A Christmas Carol…

A christmas carol

I had the most amazing mini vacation in Tampa, FL. I’m so very happy to have met my new sober-sister, Jill! I had such fun, and a great connection with her. She is a very special lady!

My husband and I arrived into Hartford, CT at 1:00 a.m. this morning. So I’m super exhausted, but still riding a ‘high’ from our trip. Today my focus will be on self-care and relaxing, so I can recoup my energy for Christmas.

Last night before boarding our flight, I was hit with an intense wave of fatigue and exhaustion. I became irritable and negative in my thinking, as I usually do when I’m feeling low like that. As we boarded the plane, the flight attendant announced that it is a very full flight. We were some of the very last people to board the plane. We flew Southwest Airlines, and they do not have assigned seating. You choose your own seats. As my husband and I walked down the aisle of the plane, I could see that we were limited to the very last two seats on the plane. I sat in the middle seat of 3, with my husband on my right side, and a visibly shaken middle-aged woman on my left. As I sat down, I immediately smelled the very strong scent of vomit! The woman (who I later learned her name to be Dana) leaned toward me and said, “I’m sorry, I threw up on my last flight from Denver, and I know I smell bad.” I was feeling annoyed by the smell, but did not want her to feel bad, so I told her not to worry and that I could hardly smell it (that was a lie!). As our flight took off, I became quite nauseated by her smell. She became quite chatty with me, and I realized not only was I smelling vomit, but also smelling alcohol on her breath! I was feeling very tired, so I just sat there and listened to all her woes, her grandiose stories, and how she has lost everything and is heading back to Connecticut to move back in with her elderly parents.

The beverage cart came around, and she ordered a vodka and cranberry (this is what I used to drink when I drank the occasional hard drink), and paid the flight attendant to deliver her another one after that. As she became more buzzed, she started dropping hints of the truth about her drinking and why she threw up on the previous flight. She did not admit to being and alcoholic (nor did I), but instead, said she has a “little bit of a drinking problem”.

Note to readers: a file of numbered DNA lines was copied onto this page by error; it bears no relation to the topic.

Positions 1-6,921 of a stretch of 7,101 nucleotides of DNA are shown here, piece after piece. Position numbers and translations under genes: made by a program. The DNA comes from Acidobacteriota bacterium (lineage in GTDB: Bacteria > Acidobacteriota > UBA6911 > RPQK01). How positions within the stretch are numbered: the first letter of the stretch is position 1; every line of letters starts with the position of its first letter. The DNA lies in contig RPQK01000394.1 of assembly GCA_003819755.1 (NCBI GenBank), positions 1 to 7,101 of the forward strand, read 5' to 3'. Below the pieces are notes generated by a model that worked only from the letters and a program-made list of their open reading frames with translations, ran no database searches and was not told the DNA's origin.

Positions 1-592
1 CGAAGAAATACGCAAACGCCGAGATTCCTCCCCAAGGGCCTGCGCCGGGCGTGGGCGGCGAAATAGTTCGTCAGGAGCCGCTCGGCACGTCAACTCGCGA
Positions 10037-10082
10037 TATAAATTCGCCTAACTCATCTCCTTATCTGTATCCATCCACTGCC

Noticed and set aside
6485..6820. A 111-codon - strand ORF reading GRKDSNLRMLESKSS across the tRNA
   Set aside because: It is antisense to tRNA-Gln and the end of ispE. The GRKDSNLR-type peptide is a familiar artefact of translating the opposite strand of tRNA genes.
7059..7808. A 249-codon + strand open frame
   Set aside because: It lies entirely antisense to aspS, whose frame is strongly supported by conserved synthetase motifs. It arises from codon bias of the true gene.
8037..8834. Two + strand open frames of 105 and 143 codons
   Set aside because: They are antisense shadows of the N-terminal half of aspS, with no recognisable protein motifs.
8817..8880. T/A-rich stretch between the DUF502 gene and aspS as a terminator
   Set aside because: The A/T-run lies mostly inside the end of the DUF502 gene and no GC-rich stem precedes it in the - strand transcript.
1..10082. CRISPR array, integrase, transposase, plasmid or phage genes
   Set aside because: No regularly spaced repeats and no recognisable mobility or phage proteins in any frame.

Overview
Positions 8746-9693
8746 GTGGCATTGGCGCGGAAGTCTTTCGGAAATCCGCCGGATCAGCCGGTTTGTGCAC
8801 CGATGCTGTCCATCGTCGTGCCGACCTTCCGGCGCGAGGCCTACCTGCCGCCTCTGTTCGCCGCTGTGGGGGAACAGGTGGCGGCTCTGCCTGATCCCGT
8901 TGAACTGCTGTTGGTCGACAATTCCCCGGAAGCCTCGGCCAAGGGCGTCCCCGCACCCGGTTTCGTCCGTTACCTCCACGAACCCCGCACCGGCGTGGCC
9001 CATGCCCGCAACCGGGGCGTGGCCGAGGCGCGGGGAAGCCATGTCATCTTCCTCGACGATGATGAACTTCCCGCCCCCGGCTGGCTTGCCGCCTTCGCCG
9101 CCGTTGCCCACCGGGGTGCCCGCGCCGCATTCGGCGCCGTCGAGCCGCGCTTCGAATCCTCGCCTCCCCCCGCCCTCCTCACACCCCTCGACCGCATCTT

As I sat next to her, I was vacillating back and forth about how I felt about her and the situation. On the one hand I was completely annoyed and disgusted by her, and how she could allow herself to get so drunk and throw up on the plane, and on the previous passenger next to her! I was judging her and thinking about how I was never that bad when I drank. (Yah, I know!) On the other hand, I felt sad, and true compassion and empathy for her as a human being who is obviously suffering from alcoholism. I don’t think it was any accident that I was seated next to this sad, but very sweet woman.

There is a lesson to be learned in every experience. I think of the classic, and my all-time favorite Christmas movie, A Christmas Carol (1938). This situation with Dana reminds me of the scene where Scrooge is visited by the Ghost of Christmas Yet to Come. This is the scene, ” through a sequence of mysterious scenes relating to an unnamed man’s recent death. Scrooge sees businessmen discussing the dead man’s riches, some vagabonds trading his personal effects for cash, and a poor couple expressing relief at the death of their unforgiving creditor. Scrooge, anxious to learn the lesson of his latest visitor, begs to know the name of the dead man. After pleading with the ghost, Scrooge finds himself in a churchyard, the spirit pointing to a grave. Scrooge looks at the headstone and is shocked to read his own name. He desperately implores the spirit to alter his fate, promising to renounce his insensitive, avaricious ways and to honor Christmas with all his heart. Whoosh! He suddenly finds himself safely tucked in his bed.”

There are no accidents. Dana appeared before me for a reason. If I continue to allow myself to chronically relapse and live in my own utterly chaotic world of alcoholism, I could easily be in Dana’s situation, or much worse.

This morning as I think about Dana. I truly feel a sense of connection with her, deep compassion for her, I hope and pray she finds her way and receives the help she needs to repair her shattered life, but especially to find the joy and peace we all receive while living a sober life.
God Bless you Dana and thank you for showing me a glimpse into my future if I do not continue on my path of sobriety.

(Crossposted from my BFB)

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